The entire line of development of the short story--from fairy tale to Poe, from Chekhov to Raymond Carver--has focused on such basic human anxieties and has dealt with them by the creation of a highly formalized, unified, and ritualized aesthetic object. "
Tuesday, January 13, 2009
I especially like Charlene's suggestion about the contrast between the stillness of the house, its damping down of life, and Mr Crozier's desire for a breeze, brought to him by the fan. The story's conclusion with Sylvia's comment about feeling the breeze, which the girl dismisses as caused by the car's movement is also important. I agree that one thing that marks a difference between memoir and short story is that in this story the old woman nows knows something she did not know when she was thirteen. A memoir may only recall an event, but a story seeks to explore the meaning of the event.
Of course, what the girl knows is the ineffable mystery that Rolf talks about. As Rolf says, the fiction writer reaches some "greater truth or illumination out of design rather than happenstance." Rolf notes that the details of the story--the naked old woman, the coy moments in the sick room, the checkers game, the banishment of the old woman and Roxanne--all this is the intentional "shell game," to use Rolf's term, not the unintentional revelation of memoir.
Not being a fiction writer myself, I often wonder how much of a story is planned and how much is "discovered" by the writer as he or she writes. I am sure that Munro is up to something in "Some Women," but I am not sure she planned it that way. I wonder if she is as puzzled as we are about what is going on in the story. I don't know. This is a mystery of the creative process, perhaps.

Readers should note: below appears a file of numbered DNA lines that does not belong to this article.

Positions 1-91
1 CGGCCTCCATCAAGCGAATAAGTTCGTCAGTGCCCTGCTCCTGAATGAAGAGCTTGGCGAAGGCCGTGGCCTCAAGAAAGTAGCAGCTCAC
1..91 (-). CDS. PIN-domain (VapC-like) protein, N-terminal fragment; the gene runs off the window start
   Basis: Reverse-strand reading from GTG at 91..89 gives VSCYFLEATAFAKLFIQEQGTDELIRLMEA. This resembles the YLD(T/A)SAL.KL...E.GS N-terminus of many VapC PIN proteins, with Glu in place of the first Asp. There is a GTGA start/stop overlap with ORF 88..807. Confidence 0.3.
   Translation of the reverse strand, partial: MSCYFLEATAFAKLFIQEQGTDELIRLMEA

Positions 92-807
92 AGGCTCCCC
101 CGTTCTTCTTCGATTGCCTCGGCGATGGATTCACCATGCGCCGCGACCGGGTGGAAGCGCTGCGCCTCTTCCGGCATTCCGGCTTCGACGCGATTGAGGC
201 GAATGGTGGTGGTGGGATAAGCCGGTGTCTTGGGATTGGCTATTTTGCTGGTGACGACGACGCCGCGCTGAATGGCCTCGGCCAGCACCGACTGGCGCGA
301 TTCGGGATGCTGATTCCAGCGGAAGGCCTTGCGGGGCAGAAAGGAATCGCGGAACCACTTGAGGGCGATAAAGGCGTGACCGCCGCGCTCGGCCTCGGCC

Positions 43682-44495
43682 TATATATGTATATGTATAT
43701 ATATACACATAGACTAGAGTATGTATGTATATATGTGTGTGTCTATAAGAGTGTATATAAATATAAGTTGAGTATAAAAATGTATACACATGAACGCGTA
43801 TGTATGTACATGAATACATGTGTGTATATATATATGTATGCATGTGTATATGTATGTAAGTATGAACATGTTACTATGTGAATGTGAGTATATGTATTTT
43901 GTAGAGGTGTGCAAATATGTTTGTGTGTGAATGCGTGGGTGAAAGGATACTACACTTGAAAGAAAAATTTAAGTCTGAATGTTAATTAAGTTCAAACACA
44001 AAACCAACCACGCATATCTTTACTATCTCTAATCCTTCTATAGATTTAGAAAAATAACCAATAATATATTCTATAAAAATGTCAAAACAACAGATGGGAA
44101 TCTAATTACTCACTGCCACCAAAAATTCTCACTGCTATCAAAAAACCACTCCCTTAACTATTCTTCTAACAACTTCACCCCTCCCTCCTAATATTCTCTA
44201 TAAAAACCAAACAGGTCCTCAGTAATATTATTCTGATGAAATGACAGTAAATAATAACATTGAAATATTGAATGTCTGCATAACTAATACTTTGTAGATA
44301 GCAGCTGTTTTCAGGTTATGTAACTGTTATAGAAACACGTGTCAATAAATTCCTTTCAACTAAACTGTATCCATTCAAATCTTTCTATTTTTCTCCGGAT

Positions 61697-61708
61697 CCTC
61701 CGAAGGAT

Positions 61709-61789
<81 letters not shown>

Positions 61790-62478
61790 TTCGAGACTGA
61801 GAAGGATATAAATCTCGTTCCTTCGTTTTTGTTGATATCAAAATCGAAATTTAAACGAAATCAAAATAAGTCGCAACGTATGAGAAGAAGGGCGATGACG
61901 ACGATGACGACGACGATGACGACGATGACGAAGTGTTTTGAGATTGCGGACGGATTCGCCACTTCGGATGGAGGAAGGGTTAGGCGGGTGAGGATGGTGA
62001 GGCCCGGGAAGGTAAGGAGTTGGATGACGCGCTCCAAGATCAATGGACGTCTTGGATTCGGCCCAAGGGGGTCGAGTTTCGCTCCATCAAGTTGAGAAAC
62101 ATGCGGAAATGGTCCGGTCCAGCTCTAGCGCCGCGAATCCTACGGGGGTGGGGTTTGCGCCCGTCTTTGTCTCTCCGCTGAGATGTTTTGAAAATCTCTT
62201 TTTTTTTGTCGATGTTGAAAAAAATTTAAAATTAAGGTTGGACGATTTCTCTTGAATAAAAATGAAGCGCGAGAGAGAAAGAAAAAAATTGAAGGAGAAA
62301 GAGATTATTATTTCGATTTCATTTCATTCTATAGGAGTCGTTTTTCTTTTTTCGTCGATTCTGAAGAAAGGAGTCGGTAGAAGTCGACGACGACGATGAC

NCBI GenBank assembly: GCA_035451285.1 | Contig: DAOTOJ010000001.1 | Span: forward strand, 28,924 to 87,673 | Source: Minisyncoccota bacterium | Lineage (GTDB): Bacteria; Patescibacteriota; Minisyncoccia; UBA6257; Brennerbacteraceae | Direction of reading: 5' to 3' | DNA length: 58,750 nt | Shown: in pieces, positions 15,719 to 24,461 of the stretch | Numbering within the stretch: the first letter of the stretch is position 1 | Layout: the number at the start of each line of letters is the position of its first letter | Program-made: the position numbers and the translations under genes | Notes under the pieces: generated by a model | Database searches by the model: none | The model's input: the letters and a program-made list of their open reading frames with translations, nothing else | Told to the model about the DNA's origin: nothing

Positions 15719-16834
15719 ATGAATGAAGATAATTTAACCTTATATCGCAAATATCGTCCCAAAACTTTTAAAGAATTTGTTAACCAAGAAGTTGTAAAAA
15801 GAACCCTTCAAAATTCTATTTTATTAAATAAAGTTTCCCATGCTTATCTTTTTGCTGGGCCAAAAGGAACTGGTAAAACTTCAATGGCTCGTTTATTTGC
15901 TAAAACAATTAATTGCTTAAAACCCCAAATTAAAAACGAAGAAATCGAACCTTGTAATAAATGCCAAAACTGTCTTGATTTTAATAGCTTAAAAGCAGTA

To go back to my old whipping girl, Joyce Carol Oates--I think she plans her stories meticulously and thus whatever mystery is in the story is embedded there consciously. (See her story in the recent New Yorker). As a result, the mystery seems fairly easy (as some of my colleagues jargonize) to "unpack."
However, Munro is the better writer because the mystery in her story is, to use Rolf's term, somehow "ineffable."
So what is going on here? A young girl takes a summer job in a house of the dying--not the usual summer job at a camp or hotel. As the girl says, she is aware of an atmosphere of death in the house and that Mr. Crozier was at the center of it, like the Host kept in the tabernacle. He is the sacred heart of the house, the carrier of the ultimate reality of death. He just wants a breath of fresh air. And then Roxanne comes blowing in like a whirlwind. And she is, indeed a breath of fresh air for a time, suggesting body with her bawdy jokes. Old Mrs. Crozier, with her ominous cane, also welcomes her for the same reason.
But Mr. Crozier, the sacred center, the prize that all the women vie for, knows what the women, especially Roxanne, do not know. And he condescends to Roxanne; as the girl says, he likes her not knowing. "Her ignorance was a pleasure that melted on his tongue, like a lick of toffee." Her ignorance is what makes her inferior to him.